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Greek Movie

PF
★★★★☆

Debtocracy

Documentary, Greek, International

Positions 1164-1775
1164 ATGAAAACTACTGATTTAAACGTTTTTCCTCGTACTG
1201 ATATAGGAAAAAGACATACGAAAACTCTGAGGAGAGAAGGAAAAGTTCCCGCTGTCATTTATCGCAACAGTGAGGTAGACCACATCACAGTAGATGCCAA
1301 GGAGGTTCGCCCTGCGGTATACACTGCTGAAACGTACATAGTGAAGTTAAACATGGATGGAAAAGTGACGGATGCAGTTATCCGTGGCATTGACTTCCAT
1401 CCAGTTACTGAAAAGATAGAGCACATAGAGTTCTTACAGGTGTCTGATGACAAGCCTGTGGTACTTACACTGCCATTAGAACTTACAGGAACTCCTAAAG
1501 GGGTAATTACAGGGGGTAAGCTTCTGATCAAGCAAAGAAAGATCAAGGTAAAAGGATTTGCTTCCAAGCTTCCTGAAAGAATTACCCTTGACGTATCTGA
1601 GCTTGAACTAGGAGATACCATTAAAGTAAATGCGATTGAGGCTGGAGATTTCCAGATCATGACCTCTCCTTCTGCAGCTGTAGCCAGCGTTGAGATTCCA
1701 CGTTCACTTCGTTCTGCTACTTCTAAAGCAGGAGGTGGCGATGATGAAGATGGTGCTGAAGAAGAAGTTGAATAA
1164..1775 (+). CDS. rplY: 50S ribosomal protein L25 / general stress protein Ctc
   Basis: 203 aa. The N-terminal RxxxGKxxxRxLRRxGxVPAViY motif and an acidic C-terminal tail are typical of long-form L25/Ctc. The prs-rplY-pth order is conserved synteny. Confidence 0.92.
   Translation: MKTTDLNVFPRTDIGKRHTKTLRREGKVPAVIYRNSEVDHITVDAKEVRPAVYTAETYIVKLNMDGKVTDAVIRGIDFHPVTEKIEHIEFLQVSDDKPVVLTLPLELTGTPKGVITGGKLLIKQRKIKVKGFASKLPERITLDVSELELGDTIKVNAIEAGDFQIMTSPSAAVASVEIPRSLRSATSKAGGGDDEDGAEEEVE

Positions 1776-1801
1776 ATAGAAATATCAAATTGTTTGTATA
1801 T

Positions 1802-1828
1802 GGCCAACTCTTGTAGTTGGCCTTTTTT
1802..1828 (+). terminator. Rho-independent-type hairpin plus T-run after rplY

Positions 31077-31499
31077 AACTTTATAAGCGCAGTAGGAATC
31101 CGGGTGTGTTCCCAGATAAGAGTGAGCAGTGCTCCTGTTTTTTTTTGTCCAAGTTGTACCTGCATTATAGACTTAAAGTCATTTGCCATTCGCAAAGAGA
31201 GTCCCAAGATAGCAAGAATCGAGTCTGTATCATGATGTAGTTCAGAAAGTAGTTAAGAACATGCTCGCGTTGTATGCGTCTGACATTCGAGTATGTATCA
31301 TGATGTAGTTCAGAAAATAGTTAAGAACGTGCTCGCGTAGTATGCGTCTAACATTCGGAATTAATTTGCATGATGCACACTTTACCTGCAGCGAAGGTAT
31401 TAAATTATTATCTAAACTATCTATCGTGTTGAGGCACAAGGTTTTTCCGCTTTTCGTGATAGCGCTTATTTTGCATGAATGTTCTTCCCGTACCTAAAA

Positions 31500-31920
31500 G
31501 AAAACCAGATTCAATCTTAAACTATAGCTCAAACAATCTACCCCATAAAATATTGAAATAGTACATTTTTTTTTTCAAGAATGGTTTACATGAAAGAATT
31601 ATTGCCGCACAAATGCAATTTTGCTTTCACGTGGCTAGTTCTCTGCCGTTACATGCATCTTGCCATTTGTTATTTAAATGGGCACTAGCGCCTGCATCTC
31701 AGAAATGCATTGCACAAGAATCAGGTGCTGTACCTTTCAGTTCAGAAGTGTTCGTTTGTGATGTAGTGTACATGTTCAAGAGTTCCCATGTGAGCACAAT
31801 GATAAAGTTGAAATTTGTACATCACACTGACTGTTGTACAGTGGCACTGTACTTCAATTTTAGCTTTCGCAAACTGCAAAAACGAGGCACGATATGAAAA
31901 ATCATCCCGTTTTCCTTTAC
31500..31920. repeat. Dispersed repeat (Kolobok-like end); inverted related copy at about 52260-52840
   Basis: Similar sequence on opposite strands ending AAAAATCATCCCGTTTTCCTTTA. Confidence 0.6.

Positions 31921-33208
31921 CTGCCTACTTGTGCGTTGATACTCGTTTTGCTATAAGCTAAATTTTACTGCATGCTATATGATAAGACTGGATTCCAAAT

Debtocracy is a 2011 left-wing documentary film by Katerina Kitidi and Aris Chatzistefanou. The documentary examines the causes of the Greek debt crisis in 2010 and advocates for the default of "odious debt". The documentary opens with the statements of Greek Prime Ministers, starting with the dictator Georgios Papadopoulos and Dominique Strauss-Kahn, managing director of the International Monetary Fund, and ending with some of the most prominent figures in Greek politics since the metapolitefsi: Andreas Papandreou, Konstantinos Mitsotakis, Kostas Simitis, Kostas Karamanlis and the then Prime Minister George Papandreou. The focus then shifts to the prelude to the recent global economic crisis and its origins in the 1970s. Interviews with prominent[citation needed] figures of the global philosophical and economic scene argue that the euro is non-viable and contributed to the worsening of the finances of Greece due to a systematic loss of competitiveness in the markets by the PIGS. The documentary traces the roots of the Greek debt back to the revolution of 1821 and the British loans that were issued. The documentary criticises the notion that the Greek population, since it enjoyed the country's prosperity produced by past loans, is now accountable as a whole for the debts. Debtocracy argues Greek politicians encouraged too much borrowing and corruption. The documentary praises Ecuador's decision to unilaterally default on part of its sovereign debt, on grounds of social justice. The solution suggested for the Greek crisis is the formation of a committee for the analysis of the debt in a similar way that Ecuador did. If the analysis proves all or part of the debt to be odious the people should not have to pay for it and therefore it should be erased, the film argues. The production team of Debtocracy have said that the producers are all those individuals that donated money in order to finance the project.[5] Interviewees include: David Harvey, geographer and social theorist Hugo Arias, president of the debt analysis committee of Ecuador Samir Amin, economist Eric Toussaint, political scientist and spokesperson of the Committee for the Abolition of Illegitimate Debt Gérard Duménil Costas Lapavitsas, economist Alain Badiou, philosopher Manolis Glezos, member of the Greek Resistance and left-wing politician Avi Lewis, journalist and film director Sahra Wagenknecht